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'Nother Semi-Techie Question

Discussion in 'Uncategorized Threads' started by hmb, Nov 27, 2007.

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  1. hmb

    hmb Well-Known Member

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    I don't understand the question. HMB
     
  2. Neil Winston

    Neil Winston Well-Known Member

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    (Steve asked why, in the pressure and velocity tests I report on my website, there seems to be such a variable connection between the two. In one shell type, though high pressure in a single shell is often matched with an elevated speed, more often it's just average. Why this rubber-band effect? Why can't you draw a straight line through the pressure readings and lay them right down on a similar straight line for speed? Doesn't pressure cause speed? Why only sometimes?)

    I answered:

    Steve, while it's surely pressure that causes speed, there's the second element of time. We're not getting into any of that push vs shove stuff here; we're going to look at time in a different way.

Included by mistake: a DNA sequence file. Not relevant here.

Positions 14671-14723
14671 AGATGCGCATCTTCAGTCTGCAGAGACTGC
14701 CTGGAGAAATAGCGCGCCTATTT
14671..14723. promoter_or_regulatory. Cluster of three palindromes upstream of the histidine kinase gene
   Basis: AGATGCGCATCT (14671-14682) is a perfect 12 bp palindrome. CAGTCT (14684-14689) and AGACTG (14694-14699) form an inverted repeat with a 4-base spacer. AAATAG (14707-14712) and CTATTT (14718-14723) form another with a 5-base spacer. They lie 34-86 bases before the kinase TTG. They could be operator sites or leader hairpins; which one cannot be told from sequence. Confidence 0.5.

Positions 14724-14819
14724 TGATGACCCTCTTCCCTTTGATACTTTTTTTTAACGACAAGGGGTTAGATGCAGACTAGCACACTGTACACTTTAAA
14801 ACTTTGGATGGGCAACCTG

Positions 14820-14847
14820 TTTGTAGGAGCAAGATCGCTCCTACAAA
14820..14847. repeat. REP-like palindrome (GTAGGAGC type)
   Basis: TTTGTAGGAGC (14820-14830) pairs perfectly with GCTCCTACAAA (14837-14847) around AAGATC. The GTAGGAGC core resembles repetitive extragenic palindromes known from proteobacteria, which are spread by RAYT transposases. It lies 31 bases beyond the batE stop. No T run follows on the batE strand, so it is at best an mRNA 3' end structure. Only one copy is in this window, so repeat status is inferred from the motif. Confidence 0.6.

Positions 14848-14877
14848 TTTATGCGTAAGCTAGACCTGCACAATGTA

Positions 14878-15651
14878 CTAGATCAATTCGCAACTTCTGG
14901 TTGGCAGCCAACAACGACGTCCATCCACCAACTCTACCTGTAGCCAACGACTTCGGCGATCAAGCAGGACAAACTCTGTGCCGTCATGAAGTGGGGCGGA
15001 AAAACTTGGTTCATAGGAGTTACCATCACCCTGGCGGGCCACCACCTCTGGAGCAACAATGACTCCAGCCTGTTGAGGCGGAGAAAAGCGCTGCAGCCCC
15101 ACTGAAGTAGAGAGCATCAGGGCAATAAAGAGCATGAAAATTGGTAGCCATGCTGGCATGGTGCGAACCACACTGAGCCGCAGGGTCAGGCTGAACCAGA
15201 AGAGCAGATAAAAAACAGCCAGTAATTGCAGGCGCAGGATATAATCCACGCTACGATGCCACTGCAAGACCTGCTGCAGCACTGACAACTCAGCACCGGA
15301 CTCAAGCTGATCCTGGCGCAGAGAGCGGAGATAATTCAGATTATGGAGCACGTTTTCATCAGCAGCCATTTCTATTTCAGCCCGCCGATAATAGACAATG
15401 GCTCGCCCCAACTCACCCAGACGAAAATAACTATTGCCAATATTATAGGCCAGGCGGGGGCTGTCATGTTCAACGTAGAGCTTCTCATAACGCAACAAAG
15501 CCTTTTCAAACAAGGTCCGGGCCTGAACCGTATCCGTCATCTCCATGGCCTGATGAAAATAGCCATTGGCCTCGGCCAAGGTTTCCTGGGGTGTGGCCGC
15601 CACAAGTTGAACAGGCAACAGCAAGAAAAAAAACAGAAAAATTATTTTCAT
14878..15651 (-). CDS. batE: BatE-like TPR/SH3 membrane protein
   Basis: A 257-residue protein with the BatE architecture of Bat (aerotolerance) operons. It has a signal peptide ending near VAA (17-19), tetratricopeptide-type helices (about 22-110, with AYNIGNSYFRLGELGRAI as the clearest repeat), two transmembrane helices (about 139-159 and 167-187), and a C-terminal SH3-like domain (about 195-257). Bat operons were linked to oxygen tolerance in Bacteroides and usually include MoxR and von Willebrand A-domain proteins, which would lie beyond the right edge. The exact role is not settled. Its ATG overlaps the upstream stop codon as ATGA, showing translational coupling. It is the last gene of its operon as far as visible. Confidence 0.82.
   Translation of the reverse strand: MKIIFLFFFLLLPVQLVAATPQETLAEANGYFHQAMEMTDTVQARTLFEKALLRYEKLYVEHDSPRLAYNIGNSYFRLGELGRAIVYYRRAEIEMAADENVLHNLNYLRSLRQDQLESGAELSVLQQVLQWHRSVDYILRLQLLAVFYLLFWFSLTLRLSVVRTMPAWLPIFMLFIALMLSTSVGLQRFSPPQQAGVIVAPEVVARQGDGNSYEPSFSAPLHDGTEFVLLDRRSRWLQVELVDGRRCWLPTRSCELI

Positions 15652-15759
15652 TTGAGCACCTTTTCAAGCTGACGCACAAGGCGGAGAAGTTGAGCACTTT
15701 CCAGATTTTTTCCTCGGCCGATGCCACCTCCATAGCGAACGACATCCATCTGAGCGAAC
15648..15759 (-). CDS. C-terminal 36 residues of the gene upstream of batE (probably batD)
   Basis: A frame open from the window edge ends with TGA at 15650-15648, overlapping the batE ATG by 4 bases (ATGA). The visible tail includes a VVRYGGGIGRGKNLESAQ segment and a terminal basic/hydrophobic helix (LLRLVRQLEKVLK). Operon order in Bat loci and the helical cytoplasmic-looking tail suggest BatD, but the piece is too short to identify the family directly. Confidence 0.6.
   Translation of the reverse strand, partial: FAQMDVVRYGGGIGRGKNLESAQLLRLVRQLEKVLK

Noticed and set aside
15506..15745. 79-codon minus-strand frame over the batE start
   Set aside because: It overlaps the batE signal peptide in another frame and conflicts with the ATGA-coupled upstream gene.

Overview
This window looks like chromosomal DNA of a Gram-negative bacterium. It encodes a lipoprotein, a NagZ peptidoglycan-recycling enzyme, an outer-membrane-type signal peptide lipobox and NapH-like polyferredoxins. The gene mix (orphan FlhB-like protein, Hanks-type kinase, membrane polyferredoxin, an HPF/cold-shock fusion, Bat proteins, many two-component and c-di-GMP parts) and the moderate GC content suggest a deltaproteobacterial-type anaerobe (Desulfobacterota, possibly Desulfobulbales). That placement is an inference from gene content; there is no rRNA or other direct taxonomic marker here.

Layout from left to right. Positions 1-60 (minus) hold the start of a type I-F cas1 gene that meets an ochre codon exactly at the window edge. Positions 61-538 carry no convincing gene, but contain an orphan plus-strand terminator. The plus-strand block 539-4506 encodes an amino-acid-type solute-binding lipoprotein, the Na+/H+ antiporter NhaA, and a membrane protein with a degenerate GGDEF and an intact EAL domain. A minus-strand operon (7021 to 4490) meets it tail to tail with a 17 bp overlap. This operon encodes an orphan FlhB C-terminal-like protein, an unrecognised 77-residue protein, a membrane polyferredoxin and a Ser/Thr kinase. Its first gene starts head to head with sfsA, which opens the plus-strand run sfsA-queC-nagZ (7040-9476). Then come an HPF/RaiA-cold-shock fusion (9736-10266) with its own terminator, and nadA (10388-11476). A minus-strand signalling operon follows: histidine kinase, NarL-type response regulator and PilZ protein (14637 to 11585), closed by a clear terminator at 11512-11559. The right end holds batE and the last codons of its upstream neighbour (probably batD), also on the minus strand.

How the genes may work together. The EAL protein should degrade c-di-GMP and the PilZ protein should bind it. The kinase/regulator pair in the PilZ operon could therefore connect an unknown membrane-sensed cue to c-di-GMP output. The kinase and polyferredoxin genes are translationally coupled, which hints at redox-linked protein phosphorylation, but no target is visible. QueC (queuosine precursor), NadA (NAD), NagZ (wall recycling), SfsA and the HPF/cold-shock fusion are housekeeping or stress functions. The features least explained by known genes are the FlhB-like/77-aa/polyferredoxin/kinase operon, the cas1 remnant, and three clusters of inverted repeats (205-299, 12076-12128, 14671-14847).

Disclosure: I had the same question for ages myself. What I say here I got from a great reloading book by - I think - Nolte.

    We are looking at 19 grains of Green Dot (or any other powder, it's just at all the shells have the same powder.) In some shells the powder burns in much the same way as many others and these will have about the same pressure and about similar speed. But in a few it will burn a little fast, the peak pressure will be a little higher - so why isn't the speed higher? The answer is that the other shells still have some powder to burn and get more speed from, but this shell doesn't; it's powder is gone . A similar argument can be made for a shell that starts a little slow. The peak pressure is down, true, but there's more powder than usual to burn later and keep accelerating the shot.

    Nolte, writing a good while ago, blamed these differences on the inconsistency of non-fouling primers. If we just went back to mercury, we'd get a lot more consistent results.

    Anyway, Steve, his account made sense to me. You can, of course, extend the line of argument to slower and faster powders as well.

    Neil
     
  3. crusha

    crusha TS Member

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    So, aren't we talking about the area under the curve, then, rather than the peak height?

    (Or, put another way...does the Winchester's flat-topped "sine wave" have more area under it than the Pat Trap's :))
     
  4. Harold

    Harold TS Member

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    Buzz-gun, I think you posted your answer on the wrong thread, but still it is a correct answer for this thread.

    The velocity should be proportional to the area under the pressure vs time curve because the acceleration is proportional to pressure and the speed is the area under the acceleration vs time curve.
     
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